Mothers who deny fathers access to the couple’s children after a break-up could be jailed

By James Chapman

PUBLISHED:00:18 GMT, 13 June  2012| UPDATED:00:18 GMT,  13 June 2012

Separated parents who fail to allow their  partners to maintain a proper relationship with their children could be stripped  of driving licences or passports, hit with curfews, ordered to do a period of  unpaid work or even jailed.

Ministers will today propose a dramatic  extension of punishments for breaches of court orders regarding care  arrangements amid concern that millions of youngsters are losing contact with  absent fathers.

The move is part of the most radical shake-up  of the family courts for decades, with a new right to ‘shared parenting’ following family breakdown to be enshrined in law.

Argument: One in five children from a broken home loses touch with the parent that leaves the family home within just three years. (Picture posed by models)
Argument: One in five children from a broken home loses  touch with the parent that leaves the family home within just three years.  (Picture posed by models)

Ministers have decided reform is necessary in  the light of heartbreaking evidence that one in five children from a broken home  loses touch with the parent that leaves the family home within just three years  and never sees them again.

Many more lose contact with a parent, most  often with fathers when mothers are awarded custody, as they grow  older.

Children’s minister Tim Loughton will  announce that the Government is to rewrite the 1989 Children Act, which states  that the child comes first in law courts in the UK.


Campaigners for fathers’ rights complain that  the courts repeatedly pander to the notion that mothers are ‘more important’ than fathers.

The Government will consult on how the law  should be changed, but its preferred option is for courts to be required to ‘work on the presumption that a child’s welfare is likely to be furthered  through safe involvement with both parents’.

Unless their welfare is threatened by staying  in touch with either their mother or father, children must have an equal right  to a proper relationship with both, ministers say.

The move is designed to ensure that the  parent who moves out of the family home – normally the father – cannot be cut  out of their children’s lives following an acrimonious separation.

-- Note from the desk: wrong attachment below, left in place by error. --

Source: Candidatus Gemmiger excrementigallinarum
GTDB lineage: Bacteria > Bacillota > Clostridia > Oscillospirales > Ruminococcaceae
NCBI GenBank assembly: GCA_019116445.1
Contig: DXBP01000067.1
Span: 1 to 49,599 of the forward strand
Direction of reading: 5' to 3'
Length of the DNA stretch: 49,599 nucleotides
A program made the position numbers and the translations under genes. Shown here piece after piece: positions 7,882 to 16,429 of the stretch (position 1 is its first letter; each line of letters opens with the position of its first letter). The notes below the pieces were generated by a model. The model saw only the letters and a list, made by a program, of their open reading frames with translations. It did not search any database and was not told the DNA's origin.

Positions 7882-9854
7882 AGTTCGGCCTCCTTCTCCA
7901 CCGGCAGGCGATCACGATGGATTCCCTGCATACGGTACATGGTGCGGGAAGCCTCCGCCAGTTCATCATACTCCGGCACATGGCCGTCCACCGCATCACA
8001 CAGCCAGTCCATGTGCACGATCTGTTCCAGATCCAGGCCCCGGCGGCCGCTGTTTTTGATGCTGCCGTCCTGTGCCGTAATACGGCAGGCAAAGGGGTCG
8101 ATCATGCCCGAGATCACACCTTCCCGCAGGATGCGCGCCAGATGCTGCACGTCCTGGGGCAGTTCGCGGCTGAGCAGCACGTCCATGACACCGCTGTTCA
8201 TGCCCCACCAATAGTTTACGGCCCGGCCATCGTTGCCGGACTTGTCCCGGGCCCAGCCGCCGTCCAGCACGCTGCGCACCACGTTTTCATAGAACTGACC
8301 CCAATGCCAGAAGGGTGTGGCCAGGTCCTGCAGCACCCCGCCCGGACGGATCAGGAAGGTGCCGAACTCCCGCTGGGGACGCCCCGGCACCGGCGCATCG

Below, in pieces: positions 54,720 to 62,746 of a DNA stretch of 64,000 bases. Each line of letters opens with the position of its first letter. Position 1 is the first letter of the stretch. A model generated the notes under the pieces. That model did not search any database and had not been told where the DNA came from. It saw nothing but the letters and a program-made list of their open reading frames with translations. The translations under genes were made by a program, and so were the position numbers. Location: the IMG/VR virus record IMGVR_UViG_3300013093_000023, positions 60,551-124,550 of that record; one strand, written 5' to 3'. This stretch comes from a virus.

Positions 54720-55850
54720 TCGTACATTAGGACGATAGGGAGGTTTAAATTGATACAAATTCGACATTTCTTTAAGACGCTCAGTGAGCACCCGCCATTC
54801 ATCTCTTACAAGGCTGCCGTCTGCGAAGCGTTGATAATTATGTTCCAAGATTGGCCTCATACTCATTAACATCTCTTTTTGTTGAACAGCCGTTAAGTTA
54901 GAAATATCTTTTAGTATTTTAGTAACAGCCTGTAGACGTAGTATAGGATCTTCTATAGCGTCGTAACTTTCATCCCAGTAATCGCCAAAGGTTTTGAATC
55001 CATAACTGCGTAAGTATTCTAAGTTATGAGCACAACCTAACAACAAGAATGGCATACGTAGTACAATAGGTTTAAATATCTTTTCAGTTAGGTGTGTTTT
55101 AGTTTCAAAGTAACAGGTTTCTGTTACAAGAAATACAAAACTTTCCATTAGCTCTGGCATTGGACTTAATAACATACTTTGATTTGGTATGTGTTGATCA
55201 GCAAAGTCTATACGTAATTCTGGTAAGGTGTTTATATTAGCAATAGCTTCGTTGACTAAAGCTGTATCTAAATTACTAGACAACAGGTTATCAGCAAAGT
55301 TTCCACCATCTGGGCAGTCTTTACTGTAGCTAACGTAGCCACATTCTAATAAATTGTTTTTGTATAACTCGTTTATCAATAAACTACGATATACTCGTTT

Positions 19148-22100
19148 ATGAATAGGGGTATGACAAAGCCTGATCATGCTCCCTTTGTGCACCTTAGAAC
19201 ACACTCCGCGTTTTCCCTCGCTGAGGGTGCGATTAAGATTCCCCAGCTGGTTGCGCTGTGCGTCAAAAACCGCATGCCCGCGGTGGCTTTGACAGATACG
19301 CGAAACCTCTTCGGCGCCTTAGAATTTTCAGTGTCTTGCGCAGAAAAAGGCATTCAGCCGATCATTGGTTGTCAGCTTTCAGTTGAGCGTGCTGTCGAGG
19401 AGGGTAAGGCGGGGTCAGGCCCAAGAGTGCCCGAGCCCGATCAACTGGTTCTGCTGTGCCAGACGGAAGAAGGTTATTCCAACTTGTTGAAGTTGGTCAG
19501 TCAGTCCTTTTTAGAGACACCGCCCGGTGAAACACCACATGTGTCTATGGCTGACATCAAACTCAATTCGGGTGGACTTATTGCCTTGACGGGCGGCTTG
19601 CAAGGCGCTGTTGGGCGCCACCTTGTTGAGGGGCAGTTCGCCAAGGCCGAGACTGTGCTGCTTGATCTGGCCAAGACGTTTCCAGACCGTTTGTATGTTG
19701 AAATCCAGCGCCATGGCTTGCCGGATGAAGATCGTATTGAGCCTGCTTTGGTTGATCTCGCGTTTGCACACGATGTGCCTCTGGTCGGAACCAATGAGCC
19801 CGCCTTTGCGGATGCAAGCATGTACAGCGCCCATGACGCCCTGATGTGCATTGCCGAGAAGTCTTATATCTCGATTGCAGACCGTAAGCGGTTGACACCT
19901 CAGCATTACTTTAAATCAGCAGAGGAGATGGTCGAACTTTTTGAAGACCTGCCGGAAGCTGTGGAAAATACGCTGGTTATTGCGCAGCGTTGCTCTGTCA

Ministers say they also want to ‘put a rocket  under the courts’ to ensure that parents who flout court orders about access or  care arrangements are punished.

Courts are to be told to deploy existing but  rarely-used sanctions more often, including fines, unpaid work or imprisonment.

The Government is also considering giving  them new powers to withhold passports or driving licences and order curfews  requiring an offending parent to remain at a specified address between certain  hours.

‘We need to clarify and restore public confidence that the courts fully  recognise the joint nature of parenting’

Tim Loughton, Children’s  Minister

‘Parents must understand that enforcement  action is available and will be used where necessary to ensure… contact  decided for the benefit of the child,’ the Education Department’s consultation  paper says.

Mr Loughton said: ‘Our starting point is that  we want most parents to resolve disputes out of court, wherever possible – that’s why we are investing in and promoting family mediation services and other  support to help parents reach agreements in their child’s best  interests.

‘But we must improve the system where court  cannot be avoided – where disputes are intractable or complex or children’s  welfare is at risk.

‘We need to clarify and restore public  confidence that the courts fully recognise the joint nature of parenting.

‘We want the law to be far more explicit  about the importance of children having an ongoing relationship with both their  parents after separation, where that is safe and in the child’s best  interests.

'Both parents have a responsibility and a role to play in their children's upbringing': Deputy PM Nick Clegg
Both parents have a responsibility and a role to play  in their children’s upbringing’: Deputy PM Nick Clegg

‘Where parents are able and willing to play a  positive role in their child’s care, they should have the chance to do so. This  is categorically not about giving parents equal right to time with their  children – it is about reinforcing society’s expectation that mothers and  fathers should be jointly responsible for their children’s upbringing.’

Deputy Prime Minister Nick Clegg said: ‘Both  parents have a responsibility and a role to play in their children’s upbringing  and we want to make sure that, when parents separate, the law recognises  that.’

The Government’s announcement overturns the  main finding of a family justice review, conducted for the Government by  businessman David Norgrove, which was published last November.

It concluded that giving fathers shared or  equal time, or even the right to maintain a meaningful relationship with their  children ‘would do more harm than good’.

The review for the Ministry of Justice was  branded a ‘sham’ that dramatically undermined David Cameron’s pledge to be the  most family friendly government in history.

The proposals sparked a Cabinet revolt, led  by Work and Pensions Secretary Iain Duncan Smith and Mr Clegg, who insisted the  law must be amended to strengthen fathers’ rights.

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